If you’re not aware, there is significant kinetic energy around a plan to build what’s being called The Cordoba House, an Islamic community center that includes a large worship area, two blocks from where the Twin Towers fell in New York City.
The basic opposition comes in the form of, “It was Muslims that killed all those people by attacking us, so to put a house of worship for their faith that close to ground zero is categorically offensive.”
And here are my thoughts:
What exactly is it that those offended are proposing? Are they saying the government should deny them the ability to build there? If they are, then they exact their revenge at the expense of the U.S. Constitution. Few things are more disgusting than removing freedom in the name of it. And if they aren’t for the government taking action, then how exactly do they intend to stop someone who owns the building from doing what they want with it?
One Internet meme that has reached terminal velocity on the Internet is the idea that McDonald’s has killed more people than 9/11, so we shouldn’t allow McDonald’s near ground zero either. This is absurd because McDonald’s is not an ideology of hate. This isn’t to say that Islam is either, but the ideas that took down the towers were. So, no, these are not the same. This is like outlawing cars because accidents kill more people. The targets are ideologies of hate, and neither McDonald’s or driving have those.
Another similar pro-Cordoba meme says that if you oppose a Mosque near ground zero then you must also oppose Christian churches near the Oklahoma Federal Building where Tim McVeigh killed all those people. The problem here is the same as with McDonald’s: Tim McVeigh didn’t kill because of his religion. In fact, he’d been a non-believer for quite some time. He killed because he hated the government, where as the 9/11 perpetrators killed for Islam.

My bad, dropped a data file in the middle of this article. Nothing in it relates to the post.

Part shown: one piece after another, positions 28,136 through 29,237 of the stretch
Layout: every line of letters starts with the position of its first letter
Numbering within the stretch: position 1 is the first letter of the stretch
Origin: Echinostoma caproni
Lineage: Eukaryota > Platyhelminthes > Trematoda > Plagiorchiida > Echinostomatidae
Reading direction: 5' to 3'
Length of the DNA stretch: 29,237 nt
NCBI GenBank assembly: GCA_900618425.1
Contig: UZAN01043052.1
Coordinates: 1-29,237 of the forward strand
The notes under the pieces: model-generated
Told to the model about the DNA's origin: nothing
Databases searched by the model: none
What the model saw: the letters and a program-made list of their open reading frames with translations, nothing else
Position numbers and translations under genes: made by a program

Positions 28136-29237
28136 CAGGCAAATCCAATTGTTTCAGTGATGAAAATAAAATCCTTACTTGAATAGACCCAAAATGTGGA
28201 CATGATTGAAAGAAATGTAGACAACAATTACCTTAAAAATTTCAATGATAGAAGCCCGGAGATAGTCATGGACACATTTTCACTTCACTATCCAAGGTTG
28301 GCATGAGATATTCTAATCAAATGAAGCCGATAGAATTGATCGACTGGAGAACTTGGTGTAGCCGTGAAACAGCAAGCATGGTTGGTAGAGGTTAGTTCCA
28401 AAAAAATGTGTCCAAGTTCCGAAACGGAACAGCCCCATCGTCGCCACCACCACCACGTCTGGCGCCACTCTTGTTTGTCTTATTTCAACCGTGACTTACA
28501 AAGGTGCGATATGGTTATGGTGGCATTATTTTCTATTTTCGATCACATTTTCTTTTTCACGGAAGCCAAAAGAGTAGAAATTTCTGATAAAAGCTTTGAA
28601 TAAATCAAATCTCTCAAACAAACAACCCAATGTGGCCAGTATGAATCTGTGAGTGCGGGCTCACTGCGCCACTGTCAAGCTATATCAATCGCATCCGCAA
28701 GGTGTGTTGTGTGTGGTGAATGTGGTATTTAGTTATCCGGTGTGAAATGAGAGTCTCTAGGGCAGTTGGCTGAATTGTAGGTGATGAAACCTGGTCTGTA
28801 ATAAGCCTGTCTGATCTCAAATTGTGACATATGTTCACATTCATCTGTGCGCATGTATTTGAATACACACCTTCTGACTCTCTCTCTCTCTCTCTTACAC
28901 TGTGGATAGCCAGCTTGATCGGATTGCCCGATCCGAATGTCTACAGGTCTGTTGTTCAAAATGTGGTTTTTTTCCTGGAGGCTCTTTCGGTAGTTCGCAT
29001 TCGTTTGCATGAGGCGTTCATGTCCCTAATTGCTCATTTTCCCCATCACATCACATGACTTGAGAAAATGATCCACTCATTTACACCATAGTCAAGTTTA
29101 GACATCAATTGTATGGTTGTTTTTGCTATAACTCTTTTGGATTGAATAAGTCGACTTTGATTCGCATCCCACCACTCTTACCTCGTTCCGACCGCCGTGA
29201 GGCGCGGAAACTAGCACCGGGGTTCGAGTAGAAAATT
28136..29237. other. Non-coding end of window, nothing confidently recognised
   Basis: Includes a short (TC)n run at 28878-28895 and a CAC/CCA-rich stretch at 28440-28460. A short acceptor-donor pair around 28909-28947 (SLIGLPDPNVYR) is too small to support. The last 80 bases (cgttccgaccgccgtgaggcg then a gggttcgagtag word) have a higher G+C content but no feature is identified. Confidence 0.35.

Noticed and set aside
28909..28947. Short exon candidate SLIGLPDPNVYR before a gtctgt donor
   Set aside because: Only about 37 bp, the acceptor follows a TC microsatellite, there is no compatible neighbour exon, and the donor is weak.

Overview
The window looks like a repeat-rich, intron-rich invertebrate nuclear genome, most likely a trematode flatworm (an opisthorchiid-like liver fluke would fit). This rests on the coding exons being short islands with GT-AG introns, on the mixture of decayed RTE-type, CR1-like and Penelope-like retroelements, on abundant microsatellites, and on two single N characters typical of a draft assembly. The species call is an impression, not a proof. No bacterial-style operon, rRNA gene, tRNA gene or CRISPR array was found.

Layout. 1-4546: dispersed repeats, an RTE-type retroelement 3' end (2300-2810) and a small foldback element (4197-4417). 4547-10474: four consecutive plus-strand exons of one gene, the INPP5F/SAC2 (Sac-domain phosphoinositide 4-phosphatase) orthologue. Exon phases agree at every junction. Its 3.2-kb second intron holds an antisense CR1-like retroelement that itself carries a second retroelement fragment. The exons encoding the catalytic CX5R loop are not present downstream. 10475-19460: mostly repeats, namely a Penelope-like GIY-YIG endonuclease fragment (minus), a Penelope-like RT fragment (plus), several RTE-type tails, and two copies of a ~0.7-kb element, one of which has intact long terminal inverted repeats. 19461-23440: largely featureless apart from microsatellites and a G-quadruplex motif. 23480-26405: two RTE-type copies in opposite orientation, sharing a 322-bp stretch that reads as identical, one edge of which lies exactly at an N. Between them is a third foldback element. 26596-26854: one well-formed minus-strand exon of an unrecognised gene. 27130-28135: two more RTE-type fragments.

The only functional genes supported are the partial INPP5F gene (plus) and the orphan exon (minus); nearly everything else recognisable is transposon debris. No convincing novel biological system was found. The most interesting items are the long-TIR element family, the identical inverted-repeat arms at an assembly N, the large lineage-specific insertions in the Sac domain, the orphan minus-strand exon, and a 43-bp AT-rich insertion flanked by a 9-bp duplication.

A minor note, but one worth mentioning, is that the Cordoba center actually won’t qualify as a Mosque at all. It is slated to have a restaurant and a performance area, which, according to the Cordoba Center’s organizers prevent it from even being considered a Mosque. This doesn’t remove the tie to Islam for the building, or the ambitiousness of it, but still…calling it a Mosque is not correct.
My conclusion is that the only way to stop a construction project like this would be to use the same methods that are used to stop a strip club in a “nice” neighborhood. I don’t know what those methods are, but I imagine I wouldn’t like them. They probably involve creating some sort of law that prohibits a particular and necessary attribute of said establishment.
Which is lame. If you want to do something, have the fortitude to do it above the table.
Ultimately, the problem with opposing the core ideas expressed by Islam (in a Christian culture) is that they are virtually identical to their own beliefs. It’s much easier to reject all superstitious/non-scientific belief systems than it is to reject one while calling another the foundation of our country.
Until we evolve enough to look down upon all belief systems that are based on subjective interpretation of ancient texts, any society will face extreme cognitive dissonance when attempting to exalt one above another on the basis of anything other than tradition. ::